How important is consumer banking? The consumer banking sector is closely linked to wealth management, so on our side, consumption is extremely important.

In terms of ratio, personal banking currently accounts for 50% of our lending base in the region and we expect it to continue to grow on an asset basis.

While the growth in our loans this year shows that we are practically stable and that we have lowered our forecast to 2%, consumption continues to grow strongly in some markets.

In terms of revenue, the Malaysian market contributes around 60%, Indonesia around 20% and Singapore and Thailand around 10% each.

We expect Indonesia as a market to grow faster in the next few years as it is part of a large growing economy.

Malaysia will probably be a little watered down by that point, but to be fair historically it (Indonesia) has been 30% and we would expect it to come back close to the 30% mark, at the future.

Is your entire management team in place and are you satisfied with it? Yes, it is in place and I am very happy with it.

We have a mix of the existing team and new people.

We also have a succession plan in place.

CIMB has traditionally implemented very solid succession planning and we continue to improve it.

Are you going to make any changes to your dividend payments? No, it stays the same, 40-60% of our base profit.

I am happy that we can maintain this despite the difficult environment.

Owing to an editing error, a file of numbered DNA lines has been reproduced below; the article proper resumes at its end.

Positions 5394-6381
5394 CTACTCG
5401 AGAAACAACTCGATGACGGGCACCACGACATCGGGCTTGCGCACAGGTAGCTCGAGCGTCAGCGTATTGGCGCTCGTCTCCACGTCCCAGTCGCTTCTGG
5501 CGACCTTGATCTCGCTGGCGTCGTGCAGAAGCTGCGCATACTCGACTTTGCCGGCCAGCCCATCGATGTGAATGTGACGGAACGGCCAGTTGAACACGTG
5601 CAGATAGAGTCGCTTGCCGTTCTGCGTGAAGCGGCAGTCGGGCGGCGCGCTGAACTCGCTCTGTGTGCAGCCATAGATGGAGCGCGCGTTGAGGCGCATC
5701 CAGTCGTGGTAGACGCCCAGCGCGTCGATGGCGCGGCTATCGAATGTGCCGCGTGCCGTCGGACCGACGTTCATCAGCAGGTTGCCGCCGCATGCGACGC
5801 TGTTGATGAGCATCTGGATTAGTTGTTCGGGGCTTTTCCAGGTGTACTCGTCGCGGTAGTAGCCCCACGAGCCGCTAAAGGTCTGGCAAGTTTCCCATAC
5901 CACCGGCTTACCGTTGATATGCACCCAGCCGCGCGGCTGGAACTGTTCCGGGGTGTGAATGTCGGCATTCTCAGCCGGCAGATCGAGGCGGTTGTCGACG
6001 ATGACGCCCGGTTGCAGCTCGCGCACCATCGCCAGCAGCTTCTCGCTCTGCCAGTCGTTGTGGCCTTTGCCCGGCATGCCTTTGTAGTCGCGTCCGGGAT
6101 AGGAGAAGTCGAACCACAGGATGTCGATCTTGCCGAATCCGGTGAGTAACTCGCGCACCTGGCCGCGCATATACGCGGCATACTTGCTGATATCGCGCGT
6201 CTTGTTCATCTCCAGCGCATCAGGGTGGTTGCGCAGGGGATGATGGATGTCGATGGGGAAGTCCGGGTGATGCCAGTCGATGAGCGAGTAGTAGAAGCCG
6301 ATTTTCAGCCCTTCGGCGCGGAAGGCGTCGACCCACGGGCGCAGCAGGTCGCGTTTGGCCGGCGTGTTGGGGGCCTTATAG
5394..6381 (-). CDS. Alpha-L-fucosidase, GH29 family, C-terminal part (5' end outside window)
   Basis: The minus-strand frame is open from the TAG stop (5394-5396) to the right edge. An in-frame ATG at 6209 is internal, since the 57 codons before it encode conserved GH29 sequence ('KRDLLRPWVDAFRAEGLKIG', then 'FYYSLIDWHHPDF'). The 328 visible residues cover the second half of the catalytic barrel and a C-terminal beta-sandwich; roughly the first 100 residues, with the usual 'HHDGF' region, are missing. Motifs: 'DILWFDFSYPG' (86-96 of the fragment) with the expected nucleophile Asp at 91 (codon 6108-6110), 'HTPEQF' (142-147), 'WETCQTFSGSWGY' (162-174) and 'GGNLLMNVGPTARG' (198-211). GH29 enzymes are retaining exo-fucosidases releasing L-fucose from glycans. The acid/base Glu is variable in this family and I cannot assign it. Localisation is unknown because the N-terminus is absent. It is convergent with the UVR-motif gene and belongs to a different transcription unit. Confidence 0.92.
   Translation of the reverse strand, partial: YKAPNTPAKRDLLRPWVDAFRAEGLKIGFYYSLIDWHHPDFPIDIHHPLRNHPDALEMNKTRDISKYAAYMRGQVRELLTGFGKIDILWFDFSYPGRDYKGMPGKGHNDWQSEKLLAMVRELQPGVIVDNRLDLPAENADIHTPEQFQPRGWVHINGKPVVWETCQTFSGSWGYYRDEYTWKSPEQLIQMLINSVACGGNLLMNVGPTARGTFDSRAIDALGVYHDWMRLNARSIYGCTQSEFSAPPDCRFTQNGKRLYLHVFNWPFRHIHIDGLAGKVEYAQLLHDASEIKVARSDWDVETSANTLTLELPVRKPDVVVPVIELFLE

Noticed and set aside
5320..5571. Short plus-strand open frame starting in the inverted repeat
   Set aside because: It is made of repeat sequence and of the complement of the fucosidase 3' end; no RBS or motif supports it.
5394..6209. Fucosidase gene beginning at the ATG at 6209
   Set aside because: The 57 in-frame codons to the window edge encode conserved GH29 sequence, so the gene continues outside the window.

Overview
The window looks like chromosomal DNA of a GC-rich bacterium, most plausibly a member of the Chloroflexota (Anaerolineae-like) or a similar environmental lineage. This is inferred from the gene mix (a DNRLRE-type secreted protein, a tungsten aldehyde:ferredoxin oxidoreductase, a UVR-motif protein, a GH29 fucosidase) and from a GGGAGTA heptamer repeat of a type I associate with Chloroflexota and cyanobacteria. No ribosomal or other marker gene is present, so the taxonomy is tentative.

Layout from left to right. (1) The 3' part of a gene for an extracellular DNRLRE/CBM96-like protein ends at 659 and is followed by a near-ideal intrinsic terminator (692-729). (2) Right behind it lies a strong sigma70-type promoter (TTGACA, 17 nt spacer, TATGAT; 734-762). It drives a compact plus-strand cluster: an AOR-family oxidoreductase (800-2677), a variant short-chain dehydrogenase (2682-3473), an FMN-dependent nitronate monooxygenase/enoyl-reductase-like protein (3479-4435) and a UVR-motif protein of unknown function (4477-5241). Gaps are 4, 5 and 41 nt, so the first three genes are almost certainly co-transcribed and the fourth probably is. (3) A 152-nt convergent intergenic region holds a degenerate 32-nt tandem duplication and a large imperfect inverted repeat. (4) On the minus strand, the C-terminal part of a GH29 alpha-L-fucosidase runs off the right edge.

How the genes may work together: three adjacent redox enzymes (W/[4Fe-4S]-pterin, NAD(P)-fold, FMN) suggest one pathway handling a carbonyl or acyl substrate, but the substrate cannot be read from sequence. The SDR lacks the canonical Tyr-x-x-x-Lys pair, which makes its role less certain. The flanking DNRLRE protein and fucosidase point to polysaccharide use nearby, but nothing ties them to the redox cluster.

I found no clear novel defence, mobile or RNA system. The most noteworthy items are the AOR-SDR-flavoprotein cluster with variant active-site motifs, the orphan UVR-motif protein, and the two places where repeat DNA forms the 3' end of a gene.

However, we remain vigilant on the strength of our capital and I am very happy that we were able to strengthen our CET-1 ratio to a high of 13.4%. In the past, we were below 13%.

We continue to optimize and balance the payment of dividends with the need to further strengthen our capital in order to be robust and able to meet any challenges.

There is no need to raise additional capital at this point, we are comfortable.

How do you manage the expectations of your shareholders?

Just be transparent and really express what the plans are. At the same time, also highlight the challenges and risks.

I think as long as we are clear enough with them and show progress in executing the plans, they will understand. This has been our approach, but we have to keep our promises.

Could you share with us some of CIMB’s sustainability efforts? Beyond the numbers, we understand that as a goal-driven organization our goal is to move customers forward in society.

The subject of sustainability really comes to the fore and this is where CIMB is probably one of the first organizations to take the lead. We were one of the first to announce our exit from coal (funding) and we continue to make sustainable development a priority.

This year is our third year of hosting the CIMB Cooler Earth Sustainability Summit, where we bring together a large number of think tanks and leaders to discuss how we can advance the sustainability agenda.


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Michael J. Birnbaum